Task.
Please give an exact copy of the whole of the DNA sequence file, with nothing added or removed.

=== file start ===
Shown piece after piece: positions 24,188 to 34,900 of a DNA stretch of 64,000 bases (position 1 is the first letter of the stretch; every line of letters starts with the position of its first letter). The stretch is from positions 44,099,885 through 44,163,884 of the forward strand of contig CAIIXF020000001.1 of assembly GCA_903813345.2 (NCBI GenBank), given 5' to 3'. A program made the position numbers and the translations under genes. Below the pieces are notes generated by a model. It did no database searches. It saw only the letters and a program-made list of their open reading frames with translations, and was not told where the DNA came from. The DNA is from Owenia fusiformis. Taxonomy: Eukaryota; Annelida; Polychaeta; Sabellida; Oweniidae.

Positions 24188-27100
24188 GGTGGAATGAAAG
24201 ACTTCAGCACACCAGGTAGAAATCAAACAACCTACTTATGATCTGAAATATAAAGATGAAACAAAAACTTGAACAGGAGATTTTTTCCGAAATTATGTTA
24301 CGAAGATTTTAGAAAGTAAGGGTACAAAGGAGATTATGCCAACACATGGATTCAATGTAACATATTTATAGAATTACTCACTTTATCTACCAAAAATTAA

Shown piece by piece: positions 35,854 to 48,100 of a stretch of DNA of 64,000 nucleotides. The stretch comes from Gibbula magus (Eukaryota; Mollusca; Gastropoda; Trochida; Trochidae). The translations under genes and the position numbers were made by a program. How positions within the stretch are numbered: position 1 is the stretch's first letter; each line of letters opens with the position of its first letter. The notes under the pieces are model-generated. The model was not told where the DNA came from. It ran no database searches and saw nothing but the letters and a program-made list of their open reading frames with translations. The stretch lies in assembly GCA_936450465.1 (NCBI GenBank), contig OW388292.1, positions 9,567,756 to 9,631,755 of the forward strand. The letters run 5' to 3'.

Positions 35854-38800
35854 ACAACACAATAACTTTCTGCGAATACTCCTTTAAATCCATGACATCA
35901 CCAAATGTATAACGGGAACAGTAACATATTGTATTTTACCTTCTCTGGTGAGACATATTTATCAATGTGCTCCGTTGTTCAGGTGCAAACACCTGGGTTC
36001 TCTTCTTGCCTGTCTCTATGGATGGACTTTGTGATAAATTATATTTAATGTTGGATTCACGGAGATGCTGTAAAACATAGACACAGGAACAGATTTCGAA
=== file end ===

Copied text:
Shown piece after piece: positions 24,188 to 34,900 of a DNA stretch of 64,000 bases (position 1 is the first letter of the stretch; every line of letters starts with the position of its first letter). The stretch is from positions 44,099,885 through 44,163,884 of the forward strand of contig CAIIXF020000001.1 of assembly GCA_903813345.2 (NCBI GenBank), given 5' to 3'. A program made the position numbers and the translations under genes. Below the pieces are notes generated by a model. It did no database searches. It saw only the letters and a program-made list of their open reading frames with translations, and was not told where the DNA came from. The DNA is from Owenia fusiformis. Taxonomy: Eukaryota; Annelida; Polychaeta; Sabellida; Oweniidae.

Positions 24188-27100
24188 GGTGGAATGAAAG
24201 ACTTCAGCACACCAGGTAGAAATCAAACAACCTACTTATGATCTGAAATATAAAGATGAAACAAAAACTTGAACAGGAGATTTTTTCCGAAATTATGTTA
24301 CGAAGATTTTAGAAAGTAAGGGTACAAAGGAGATTATGCCAACACATGGATTCAATGTAACATATTTATAGAATTACTCACTTTATCTACCAAAAATTAA

Shown piece by piece: positions 35,854 to 48,100 of a stretch of DNA of 64,000 nucleotides. The stretch comes from Gibbula magus (Eukaryota; Mollusca; Gastropoda; Trochida; Trochidae). The translations under genes and the position numbers were made by a program. How positions within the stretch are numbered: position 1 is the stretch's first letter; each line of letters opens with the position of its first letter. The notes under the pieces are model-generated. The model was not told where the DNA came from. It ran no database searches and saw nothing but the letters and a program-made list of their open reading frames with translations. The stretch lies in assembly GCA_936450465.1 (NCBI GenBank), contig OW388292.1, positions 9,567,756 to 9,631,755 of the forward strand. The letters run 5' to 3'.

Positions 35854-38800
35854 ACAACACAATAACTTTCTGCGAATACTCCTTTAAATCCATGACATCA
35901 CCAAATGTATAACGGGAACAGTAACATATTGTATTTTACCTTCTCTGGTGAGACATATTTATCAATGTGCTCCGTTGTTCAGGTGCAAACACCTGGGTTC
36001 TCTTCTTGCCTGTCTCTATGGATGGACTTTGTGATAAATTATATTTAATGTTGGATTCACGGAGATGCTGTAAAACATAGACACAGGAACAGATTTCGAA